Make sure to look for bar chimes that have mantles made of high-quality wood. This way, you wouldn’t worry about damaging your mantle, its mount, or any of the mounting holes for its rods in the long run.
How do I choose a wind chime?
You’ll likely come across two types of wind chimes—decorative chimes that make harmonious melodies when wind passes through them and bar chimes that produce an angelic progression of tones and are typically used by musical bands and orchestras. Some wind chimes are also tuned to match the notes from a specific hymn. For instance, some Woodstock Chimes are tuned to the hymn Amazing Grace. Whichever type of chimes you are looking for, it’s best to consider the quality of the rods or bars that are used, including its material. Chimes can be made from brass, copper, glass, bamboo, ash wood, stone, anodized aluminum, and more. Generally, solid metallic bars sound best, while wooden bars produce more earthy tones. Bamboo wind chimes sound rounder and less echo-y, and some feel these ones are warmer and more natural sounding than metal chimes. A good base or mount is also important, as a solid wooden or metal base will ensure that your chimes won’t fall off wherever you decide to mount them. Another factor to consider is the chimes windcatcher. Many Woodstock Chimes, for instance, feature removable wind catchers.
What is a bar chime?
Bar chimes are a type of percussive instrument made of several rods of different lengths. They are typically struck either by hand or by sticks and produce a chime that’s used in a variety of music pieces and scores for TV and movies.
What’s the difference between a bar chime and a wind chime?
Wind chimes are ornaments that one usually finds in homes, making sound as wind passes through them. Although it uses the same idea of metal rods suspended by strings just like wind chimes, the bar chime is used as a musical instrument to augment an arrangement. Aside from that, most bar chimes are made in one line to make it easier to play its tones progressively.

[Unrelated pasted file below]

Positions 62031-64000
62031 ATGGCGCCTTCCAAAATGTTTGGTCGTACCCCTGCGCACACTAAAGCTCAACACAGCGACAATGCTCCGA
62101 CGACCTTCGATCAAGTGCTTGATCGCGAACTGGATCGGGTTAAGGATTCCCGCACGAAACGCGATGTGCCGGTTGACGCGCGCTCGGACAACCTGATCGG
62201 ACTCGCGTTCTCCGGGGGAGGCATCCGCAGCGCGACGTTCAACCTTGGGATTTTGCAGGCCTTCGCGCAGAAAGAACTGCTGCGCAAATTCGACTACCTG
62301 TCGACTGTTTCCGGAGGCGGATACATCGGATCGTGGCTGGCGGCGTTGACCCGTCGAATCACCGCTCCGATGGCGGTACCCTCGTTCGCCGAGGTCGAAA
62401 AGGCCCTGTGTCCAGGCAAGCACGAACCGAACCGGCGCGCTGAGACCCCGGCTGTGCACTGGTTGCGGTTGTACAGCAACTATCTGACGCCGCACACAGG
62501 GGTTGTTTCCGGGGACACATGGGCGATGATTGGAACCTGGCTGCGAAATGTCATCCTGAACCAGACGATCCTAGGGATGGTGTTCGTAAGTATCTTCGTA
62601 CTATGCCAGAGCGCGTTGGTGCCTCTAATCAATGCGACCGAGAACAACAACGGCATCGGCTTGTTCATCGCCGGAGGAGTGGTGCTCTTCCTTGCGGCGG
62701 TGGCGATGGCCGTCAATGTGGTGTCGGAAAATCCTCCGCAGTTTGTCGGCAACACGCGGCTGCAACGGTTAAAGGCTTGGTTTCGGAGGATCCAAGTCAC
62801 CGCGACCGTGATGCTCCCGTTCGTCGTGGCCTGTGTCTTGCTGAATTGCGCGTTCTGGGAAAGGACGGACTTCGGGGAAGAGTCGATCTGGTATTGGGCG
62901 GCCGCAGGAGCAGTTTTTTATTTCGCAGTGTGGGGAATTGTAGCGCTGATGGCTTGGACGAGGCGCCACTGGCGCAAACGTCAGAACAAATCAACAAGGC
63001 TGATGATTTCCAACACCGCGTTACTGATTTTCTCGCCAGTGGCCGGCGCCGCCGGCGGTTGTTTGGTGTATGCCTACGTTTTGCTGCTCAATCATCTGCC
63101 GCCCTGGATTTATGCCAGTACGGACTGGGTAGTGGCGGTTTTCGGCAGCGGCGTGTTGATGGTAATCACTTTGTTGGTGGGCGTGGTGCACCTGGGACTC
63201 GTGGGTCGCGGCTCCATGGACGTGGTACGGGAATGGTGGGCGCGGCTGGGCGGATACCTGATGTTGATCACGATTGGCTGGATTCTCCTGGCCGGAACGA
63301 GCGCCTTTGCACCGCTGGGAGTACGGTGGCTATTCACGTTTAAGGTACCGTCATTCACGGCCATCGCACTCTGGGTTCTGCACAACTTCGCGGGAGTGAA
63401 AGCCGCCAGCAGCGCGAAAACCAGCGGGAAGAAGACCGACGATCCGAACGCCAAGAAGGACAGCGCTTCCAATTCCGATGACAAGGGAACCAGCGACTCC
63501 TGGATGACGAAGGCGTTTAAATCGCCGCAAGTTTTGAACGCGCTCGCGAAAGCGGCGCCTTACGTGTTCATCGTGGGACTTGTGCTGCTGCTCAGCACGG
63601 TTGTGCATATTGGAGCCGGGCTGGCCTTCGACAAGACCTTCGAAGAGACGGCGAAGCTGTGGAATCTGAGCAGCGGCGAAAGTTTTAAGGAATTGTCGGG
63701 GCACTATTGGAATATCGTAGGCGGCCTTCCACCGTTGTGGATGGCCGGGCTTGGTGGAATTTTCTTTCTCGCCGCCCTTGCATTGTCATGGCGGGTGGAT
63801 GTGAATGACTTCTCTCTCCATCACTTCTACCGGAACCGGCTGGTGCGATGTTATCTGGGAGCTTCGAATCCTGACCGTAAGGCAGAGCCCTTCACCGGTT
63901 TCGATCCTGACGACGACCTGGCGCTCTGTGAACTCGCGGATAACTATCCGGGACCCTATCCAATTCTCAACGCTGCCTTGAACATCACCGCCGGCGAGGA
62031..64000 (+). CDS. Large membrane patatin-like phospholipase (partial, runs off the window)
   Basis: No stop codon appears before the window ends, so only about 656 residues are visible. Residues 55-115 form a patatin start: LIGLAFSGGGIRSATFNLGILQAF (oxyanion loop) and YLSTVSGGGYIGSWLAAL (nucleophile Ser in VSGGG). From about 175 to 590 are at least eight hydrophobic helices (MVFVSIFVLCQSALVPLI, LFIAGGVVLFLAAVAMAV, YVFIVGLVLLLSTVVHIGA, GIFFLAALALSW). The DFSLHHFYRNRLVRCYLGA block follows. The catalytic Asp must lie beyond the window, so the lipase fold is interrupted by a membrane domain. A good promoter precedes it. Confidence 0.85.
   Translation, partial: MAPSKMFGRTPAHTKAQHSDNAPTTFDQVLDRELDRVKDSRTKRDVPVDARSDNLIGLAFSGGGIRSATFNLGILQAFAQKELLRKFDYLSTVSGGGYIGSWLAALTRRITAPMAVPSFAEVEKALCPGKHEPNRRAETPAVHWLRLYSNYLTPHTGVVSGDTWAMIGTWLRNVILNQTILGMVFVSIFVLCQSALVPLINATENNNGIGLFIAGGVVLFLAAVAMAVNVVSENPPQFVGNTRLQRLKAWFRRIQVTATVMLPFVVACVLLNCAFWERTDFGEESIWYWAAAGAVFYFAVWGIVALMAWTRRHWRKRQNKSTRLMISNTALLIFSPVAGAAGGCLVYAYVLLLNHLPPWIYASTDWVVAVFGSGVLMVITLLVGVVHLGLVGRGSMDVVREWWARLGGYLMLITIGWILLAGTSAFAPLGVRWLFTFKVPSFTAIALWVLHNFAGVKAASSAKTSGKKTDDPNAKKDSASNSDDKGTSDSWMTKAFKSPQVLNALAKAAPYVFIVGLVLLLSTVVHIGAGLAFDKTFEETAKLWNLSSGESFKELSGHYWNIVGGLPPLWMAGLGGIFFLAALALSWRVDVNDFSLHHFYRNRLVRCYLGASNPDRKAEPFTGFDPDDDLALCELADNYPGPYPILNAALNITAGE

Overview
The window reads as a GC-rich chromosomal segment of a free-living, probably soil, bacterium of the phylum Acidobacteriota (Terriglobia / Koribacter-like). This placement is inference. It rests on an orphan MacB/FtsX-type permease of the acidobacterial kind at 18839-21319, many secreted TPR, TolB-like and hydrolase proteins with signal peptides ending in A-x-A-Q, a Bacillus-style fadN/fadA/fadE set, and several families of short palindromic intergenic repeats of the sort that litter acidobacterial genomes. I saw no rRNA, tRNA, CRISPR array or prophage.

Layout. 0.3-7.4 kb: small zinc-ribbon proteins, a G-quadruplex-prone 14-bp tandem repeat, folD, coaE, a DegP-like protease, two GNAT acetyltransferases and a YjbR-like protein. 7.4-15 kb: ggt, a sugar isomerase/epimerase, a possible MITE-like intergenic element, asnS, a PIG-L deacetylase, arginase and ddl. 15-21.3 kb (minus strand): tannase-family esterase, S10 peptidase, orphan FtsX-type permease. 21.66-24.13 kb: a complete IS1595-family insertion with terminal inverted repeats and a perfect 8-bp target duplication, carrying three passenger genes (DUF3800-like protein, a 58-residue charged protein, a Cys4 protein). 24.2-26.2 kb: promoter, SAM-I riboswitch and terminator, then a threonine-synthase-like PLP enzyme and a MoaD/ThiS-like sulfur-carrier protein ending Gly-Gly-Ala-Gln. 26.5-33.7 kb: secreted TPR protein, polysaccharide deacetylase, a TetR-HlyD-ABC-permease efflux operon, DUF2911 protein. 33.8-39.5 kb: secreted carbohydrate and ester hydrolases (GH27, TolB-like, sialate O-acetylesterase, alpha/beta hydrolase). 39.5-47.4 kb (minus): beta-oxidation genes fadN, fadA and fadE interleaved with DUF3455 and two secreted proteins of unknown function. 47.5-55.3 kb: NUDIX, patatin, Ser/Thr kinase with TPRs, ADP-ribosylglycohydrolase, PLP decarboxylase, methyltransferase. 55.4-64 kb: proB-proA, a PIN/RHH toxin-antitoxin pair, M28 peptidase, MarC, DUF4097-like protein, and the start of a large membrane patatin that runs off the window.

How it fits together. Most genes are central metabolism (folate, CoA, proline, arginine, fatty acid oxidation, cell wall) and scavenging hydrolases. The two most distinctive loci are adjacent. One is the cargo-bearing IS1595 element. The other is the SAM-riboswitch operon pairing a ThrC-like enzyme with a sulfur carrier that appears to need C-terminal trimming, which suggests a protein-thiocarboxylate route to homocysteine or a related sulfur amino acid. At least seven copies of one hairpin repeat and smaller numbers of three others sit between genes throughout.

How do you play a chime?
Chimes are played by striking them with your hands or with sticks and mallets. This is normally done in arrangements and made progressively either up or down its musical scale. The result is a pleasing and dreamy effect that you can find in many of today’s arrangements.
What are Corinthian Bells?
Corinthian Bells are considered a step above ordinary wind chimes. Corinthian Bells are a new generation of chimes with enhanced sounds, resonance, and designs. These are visually and acoustically exceptional chimes. The centrally suspended aluminum tubes, along with the high-density striker, ensure these chimes offer outstanding tones and resonance. The tubes are also coated in powder to match the dome and wind sail. Corinthian Bells are available in a variety of sizes, colors, and tones. For instance, he 74” Corinthian Bells is specifically designed to chime with a rich church bells sound.